My point is that home schools are often composed primarily of families, and maybe neighbours from the same demographic groups. Their whole reason is to allow parents to provide a thorough program of study, to make up for the perceived lacks in the public schools, especially in the areas of science, mathematics, religion, and morals.

Private schools also draw from particular groups, mostly defined by money. And they serve to inculcate specific class consciousness. One of the most exemplary of these, in Canada, is Upper Canada College, for the children of rich businesspeople. In Ottawa there is the Lysee Claudel.

It is not so much what we learn, or where we live, even though that is not, of course, unimportant, but how, and with whom, we go about doing it. Living, and learning, without exposure to any but our own class, race, gender, is no preparation for democracy.

I admit to not being totally innocent in this regard. When I lived in San Francisco I went to a private school--Lick-Wilmerding High School. In my defense, I say that “Lick” was not selected by money, but by competitive examination. There was some diversity of race and class.

Surfing the internet, I came across an idea that pretty much sums up my concerns. It is “the twilight of common dreams.”4 If a people, or a country is to hold together, there must be a sharing of some common purpose, of some dreams. Today, we are so dispirited that the only things exciting us are lower taxes, more cops, more control of those different from us. We can no longer put ouselves in another’s shoes. We can no longer empathize.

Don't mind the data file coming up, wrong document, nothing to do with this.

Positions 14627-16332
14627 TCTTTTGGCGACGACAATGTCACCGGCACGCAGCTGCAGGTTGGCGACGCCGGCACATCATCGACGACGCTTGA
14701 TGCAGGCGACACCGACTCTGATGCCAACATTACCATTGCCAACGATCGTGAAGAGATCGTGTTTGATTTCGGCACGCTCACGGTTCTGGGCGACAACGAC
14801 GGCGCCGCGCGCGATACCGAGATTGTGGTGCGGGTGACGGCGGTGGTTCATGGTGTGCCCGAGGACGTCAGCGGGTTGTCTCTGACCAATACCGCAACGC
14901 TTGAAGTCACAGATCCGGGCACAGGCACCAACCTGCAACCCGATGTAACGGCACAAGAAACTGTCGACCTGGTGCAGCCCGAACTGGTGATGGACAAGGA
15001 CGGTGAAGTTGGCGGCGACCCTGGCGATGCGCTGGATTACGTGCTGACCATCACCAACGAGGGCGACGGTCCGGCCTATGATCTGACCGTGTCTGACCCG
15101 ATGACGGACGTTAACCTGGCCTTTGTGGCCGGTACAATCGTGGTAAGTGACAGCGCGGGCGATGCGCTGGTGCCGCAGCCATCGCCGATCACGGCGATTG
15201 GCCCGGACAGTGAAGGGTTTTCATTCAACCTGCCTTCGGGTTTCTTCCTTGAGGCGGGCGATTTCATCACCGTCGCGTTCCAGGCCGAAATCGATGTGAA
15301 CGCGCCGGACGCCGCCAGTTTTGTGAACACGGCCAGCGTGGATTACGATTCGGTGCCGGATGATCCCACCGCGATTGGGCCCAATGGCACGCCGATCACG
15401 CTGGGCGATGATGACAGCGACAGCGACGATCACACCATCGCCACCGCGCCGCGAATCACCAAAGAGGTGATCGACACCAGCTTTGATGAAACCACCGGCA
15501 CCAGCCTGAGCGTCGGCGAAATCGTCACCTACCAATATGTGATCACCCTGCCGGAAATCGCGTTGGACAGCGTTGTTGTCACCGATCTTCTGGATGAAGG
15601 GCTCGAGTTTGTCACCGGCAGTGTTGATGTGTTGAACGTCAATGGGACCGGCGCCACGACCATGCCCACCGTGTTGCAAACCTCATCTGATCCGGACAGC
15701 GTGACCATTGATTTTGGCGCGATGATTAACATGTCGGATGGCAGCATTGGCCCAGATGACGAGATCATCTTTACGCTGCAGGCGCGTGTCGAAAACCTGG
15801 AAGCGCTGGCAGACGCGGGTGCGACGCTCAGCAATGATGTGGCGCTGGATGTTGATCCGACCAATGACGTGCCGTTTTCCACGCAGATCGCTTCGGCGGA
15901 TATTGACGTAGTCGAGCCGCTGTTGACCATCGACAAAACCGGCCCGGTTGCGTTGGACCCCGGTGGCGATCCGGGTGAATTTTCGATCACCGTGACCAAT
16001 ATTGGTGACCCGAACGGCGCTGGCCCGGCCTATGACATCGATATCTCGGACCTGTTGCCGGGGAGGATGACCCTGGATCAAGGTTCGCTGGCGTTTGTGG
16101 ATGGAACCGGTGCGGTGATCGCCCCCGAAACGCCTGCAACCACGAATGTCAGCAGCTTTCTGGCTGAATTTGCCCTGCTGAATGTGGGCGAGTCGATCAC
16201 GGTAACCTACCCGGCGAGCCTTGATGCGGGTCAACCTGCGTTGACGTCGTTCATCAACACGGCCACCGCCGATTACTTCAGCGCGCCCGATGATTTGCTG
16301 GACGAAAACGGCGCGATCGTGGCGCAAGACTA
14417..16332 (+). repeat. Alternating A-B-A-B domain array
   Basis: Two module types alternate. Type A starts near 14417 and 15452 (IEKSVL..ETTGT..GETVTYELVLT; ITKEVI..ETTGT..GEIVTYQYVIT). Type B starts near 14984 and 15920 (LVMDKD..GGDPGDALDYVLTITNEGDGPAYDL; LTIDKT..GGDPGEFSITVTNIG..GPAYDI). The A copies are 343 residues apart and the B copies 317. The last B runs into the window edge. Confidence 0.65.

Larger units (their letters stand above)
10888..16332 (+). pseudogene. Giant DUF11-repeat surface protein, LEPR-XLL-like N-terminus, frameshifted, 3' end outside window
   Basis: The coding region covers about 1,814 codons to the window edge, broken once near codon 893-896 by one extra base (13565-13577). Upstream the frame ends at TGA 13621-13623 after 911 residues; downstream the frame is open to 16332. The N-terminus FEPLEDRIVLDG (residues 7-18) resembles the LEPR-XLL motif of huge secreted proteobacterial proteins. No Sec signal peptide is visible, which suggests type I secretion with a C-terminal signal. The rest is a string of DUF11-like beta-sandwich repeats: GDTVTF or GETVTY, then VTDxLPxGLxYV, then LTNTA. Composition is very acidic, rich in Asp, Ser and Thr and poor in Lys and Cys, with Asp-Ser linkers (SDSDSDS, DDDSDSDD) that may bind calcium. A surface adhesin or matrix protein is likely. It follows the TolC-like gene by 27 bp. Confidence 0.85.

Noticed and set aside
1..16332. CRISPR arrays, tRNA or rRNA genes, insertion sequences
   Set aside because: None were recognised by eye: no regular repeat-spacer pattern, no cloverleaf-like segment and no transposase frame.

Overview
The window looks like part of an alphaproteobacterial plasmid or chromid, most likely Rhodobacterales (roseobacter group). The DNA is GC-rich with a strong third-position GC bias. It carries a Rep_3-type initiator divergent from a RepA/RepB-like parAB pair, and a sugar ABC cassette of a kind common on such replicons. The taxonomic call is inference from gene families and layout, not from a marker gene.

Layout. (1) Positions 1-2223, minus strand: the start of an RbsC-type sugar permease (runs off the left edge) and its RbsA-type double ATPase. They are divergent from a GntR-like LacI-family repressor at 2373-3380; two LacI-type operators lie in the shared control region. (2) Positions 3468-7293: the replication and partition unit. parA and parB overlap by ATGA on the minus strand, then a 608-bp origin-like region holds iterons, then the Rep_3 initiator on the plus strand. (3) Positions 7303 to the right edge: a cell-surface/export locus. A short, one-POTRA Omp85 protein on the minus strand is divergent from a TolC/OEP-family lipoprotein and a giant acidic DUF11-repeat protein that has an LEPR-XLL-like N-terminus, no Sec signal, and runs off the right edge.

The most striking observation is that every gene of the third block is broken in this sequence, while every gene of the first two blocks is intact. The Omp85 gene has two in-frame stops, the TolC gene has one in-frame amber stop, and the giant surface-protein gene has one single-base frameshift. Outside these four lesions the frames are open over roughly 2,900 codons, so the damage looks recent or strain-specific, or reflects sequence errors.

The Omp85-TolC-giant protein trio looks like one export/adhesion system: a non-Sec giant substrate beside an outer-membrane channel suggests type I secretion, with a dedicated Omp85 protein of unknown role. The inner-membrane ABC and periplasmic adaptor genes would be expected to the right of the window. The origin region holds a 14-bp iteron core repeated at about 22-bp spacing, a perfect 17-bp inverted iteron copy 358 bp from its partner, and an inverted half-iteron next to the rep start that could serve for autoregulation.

We are so afraid we can envision nothing other than what is seen on television, not realizing it is all a commerical vision, provided by an entity that wants our money, and for us to shut up.

1. One of many inspired observations of Neil Postman.

2. Tem42 is not too unhappy with this, so I'll leave it.

3. I know; I lived there for an year. I still think that if a majority of the students who lived there were caucasian, then it would have been better kept up--or sold.

4. This is a phrase of Todd Gitlin, professor of Culture and Commjnications at New York University.

Good point -- except I don't think public schools solve the problem. I have never been to a public school (American), but the impression I get is that the kids in public schools manage to seperate themselves into groups, despite sitting in the same room all day. Also, from what little I know of the subject (almost nothing), this gets worse in the later grades. It may be that I am wrong.